Did CNN Air a Staged Immigration Video? Useful Idiots Interviews Marcia Brown of the American Prospect
Did CNN step in it again? Useful Idiots interviews the reporter on the trail of a fake news fiasco
On March 12th, CNN aired a piece by reporter Ed Lavandera purporting to show dramatic scenes of migrants so desperate to come to America, they were crossing the Rio Grande in broad daylight, over and over. Lavandera claimed one raft made at least six trips, in what he called a “highly organized system.”
The crux of the story was that these visuals provided evidence of a “surge” of migrations. Lavandera interviewed Chris Cabrera of the National Border Control Council, the union that represents border control agents. “These are really, really high numbers,” Cabrera said. “I’ve never seen it this busy in nineteen years.” Cabrera then argued (as CNN rolled tape of an aerial shot of a sprawling immigration complex said to be “pushed to the limit”) that the system was being “bogged down” by the unprecedented influx.
It looked like great TV: news agency captures dramatic images as they unfold organically, then connects them to an important social question, as explained by a spate of knowledgeable on-camera sources.
But was it that? Marcia Brown of the American Prospect, who’s done a series of border pieces, wasn’t so sure. As she explained in a story called, “Did CNN Air a Staged Migrant Crossing of the Rio Grande?”, immigration activists and a former border patrol agent told her about concerns they had about the tape, like:
— “The smuggler leading the boat wears fatigues and a black ski mask. Smugglers typically attempt to blend in with the migrants, to avoid more severe punishment should they be caught.”
— The alleged migrants were wearing “face masks and life vests,” which activists say is not a normal sight;
— The migrants were “lined up single file along the shore to cross,” which is also unusual;
— “The area of the river where the footage was taken can only be accessed by U.S. Customs and Border Protection”;
— Coyotes don’t “ferry six boatloads of people across in broad daylight.” As one volunteer put it, “No one is stupid enough to go back and forth… I can’t imagine any coyote willing to risk their freedom like that.”
At least one of Brown’s sources — Marianna Treviño Wright, executive director of a conservation group called the National Butterfly Center — said she alerted CNN to potential issues with the video. Such videos purporting to show wild scenes of migrant hordes pouring across the border are not uncommon, but the choice of news outlet was. As Brown wrote:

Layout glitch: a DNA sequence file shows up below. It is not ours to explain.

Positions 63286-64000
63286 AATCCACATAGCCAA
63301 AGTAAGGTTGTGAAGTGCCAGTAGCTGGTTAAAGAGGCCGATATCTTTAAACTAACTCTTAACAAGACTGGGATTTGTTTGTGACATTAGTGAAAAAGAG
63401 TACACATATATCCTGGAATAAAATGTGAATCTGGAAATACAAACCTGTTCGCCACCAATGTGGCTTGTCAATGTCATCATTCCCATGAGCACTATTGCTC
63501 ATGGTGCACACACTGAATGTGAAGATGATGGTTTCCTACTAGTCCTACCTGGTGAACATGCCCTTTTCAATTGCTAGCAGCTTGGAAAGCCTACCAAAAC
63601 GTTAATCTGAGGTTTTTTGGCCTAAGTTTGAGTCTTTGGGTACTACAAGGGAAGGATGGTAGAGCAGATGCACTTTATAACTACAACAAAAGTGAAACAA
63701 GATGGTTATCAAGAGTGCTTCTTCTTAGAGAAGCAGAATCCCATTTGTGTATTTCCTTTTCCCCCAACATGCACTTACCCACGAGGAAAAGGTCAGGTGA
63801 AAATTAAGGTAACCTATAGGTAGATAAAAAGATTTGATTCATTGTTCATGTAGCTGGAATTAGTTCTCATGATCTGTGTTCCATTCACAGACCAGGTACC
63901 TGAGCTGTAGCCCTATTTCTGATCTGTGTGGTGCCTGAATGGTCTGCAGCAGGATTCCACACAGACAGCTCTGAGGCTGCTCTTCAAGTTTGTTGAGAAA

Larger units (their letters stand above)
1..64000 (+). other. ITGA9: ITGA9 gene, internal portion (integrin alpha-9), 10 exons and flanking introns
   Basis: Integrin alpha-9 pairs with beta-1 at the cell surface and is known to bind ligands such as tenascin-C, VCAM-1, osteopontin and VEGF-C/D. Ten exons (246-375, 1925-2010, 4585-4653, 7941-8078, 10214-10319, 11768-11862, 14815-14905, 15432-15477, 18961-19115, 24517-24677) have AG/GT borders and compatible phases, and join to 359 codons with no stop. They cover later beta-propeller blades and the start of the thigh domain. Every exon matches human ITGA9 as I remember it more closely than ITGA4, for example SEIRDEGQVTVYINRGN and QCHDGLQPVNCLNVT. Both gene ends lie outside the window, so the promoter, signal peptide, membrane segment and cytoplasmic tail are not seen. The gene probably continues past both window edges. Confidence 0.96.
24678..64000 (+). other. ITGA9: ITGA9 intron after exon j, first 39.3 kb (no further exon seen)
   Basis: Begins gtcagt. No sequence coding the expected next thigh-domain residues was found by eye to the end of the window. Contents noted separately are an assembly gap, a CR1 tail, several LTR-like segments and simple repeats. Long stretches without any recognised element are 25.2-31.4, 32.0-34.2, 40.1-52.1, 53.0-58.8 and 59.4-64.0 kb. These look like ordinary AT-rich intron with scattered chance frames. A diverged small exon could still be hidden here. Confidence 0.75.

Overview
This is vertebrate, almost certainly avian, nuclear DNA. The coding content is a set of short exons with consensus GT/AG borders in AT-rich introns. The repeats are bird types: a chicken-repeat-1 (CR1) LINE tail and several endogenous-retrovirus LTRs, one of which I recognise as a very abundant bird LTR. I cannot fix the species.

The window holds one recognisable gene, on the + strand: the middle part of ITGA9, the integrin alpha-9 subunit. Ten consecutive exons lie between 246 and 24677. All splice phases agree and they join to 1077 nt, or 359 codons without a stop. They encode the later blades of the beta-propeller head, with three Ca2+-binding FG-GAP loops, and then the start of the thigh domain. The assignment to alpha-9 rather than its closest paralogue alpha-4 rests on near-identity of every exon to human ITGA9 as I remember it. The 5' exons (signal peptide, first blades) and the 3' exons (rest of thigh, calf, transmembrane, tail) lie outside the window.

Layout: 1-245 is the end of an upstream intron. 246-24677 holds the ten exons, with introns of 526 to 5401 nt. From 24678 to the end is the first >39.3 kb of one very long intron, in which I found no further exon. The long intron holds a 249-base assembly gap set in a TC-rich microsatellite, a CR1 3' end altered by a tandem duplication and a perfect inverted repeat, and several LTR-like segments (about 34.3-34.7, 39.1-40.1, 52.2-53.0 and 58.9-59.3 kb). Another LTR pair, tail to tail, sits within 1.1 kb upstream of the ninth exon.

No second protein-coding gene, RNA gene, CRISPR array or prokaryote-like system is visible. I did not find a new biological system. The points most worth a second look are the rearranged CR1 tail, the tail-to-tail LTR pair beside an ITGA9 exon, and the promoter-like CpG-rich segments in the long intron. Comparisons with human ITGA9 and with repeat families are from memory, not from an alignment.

Wright added that a video like this is normally only distributed in right-wing media, not mainstream outlets like CNN. “They got smarter this time,” she said. “They either duped Ed Lavandera into doing this or he’s so desperate for ratings he went along with it.”
The Prospect reached out to CNN before publication with questions about the video, and was ignored. However, when Brown wrote her story, CNN did respond, sort of, by having their media reporter Oliver Darcy write a dismissive and obnoxious note. Darcy misquoted the editor of the “progressive website,” friend-of-show David Dayen, saying he stood “1000%” behind Brown’s story (Dayen said 100%), and also mischaracterized the issue, saying “CNN did not stage the crossing.”
No one suggested they had staged it. The question was whether the crossing had been staged for them. Worse, Darcy implied that the Prospect piece was itself “misinfo”:
Darcy accused the Prospect of being part of a larger fake news problem, concluding piously, “I have said it before, and I’ll say it again. Our country has an info crisis on its hands.”
Dayen, a rare genial investigative reporter who is not easily annoyed, was so miffed by CNN’s response that he decided to publish the list of questions the Prospect sent to the network before publication that had gone unanswered:
Katie and I walked through the absurd pettiness of CNN’s response with Brown in the above discussion, which first aired live on Monday, the 29th. Brown was a lot of fun to have on — we’ll definitely want to visit with her again sometime. A quick note: part of what we’re trying to do with our newfound flexibility at Substack is address issues as they happen, during the news cycle, which will include occasional live interviews and commentary on breaking events.
A last, fourth-wall-type note: etiquette-wise, CNN handled this like jerks. They could easily have defused the situation by responding to the Prospect. Even if they didn’t have answers to the questions, a promise to look into the matter would have allowed Brown to say that the network was at least making an effort to look into the situation.
They did not do that, blowing off the query and making a few public tweets, before handing the matter off to, of all things, a media reporter, who implied that the ethical issue was with the Prospect.
This would be merely silly were it not for the fact that the bigger media organizations are lately less and less likely to run retractions or corrections, often figuring audiences will either forgive them or not notice errors. Perhaps this particular video wasn’t staged, but if that’s the case, the network should probably explain itself a bit better. Two golden leg hairs way down for CNN on this one!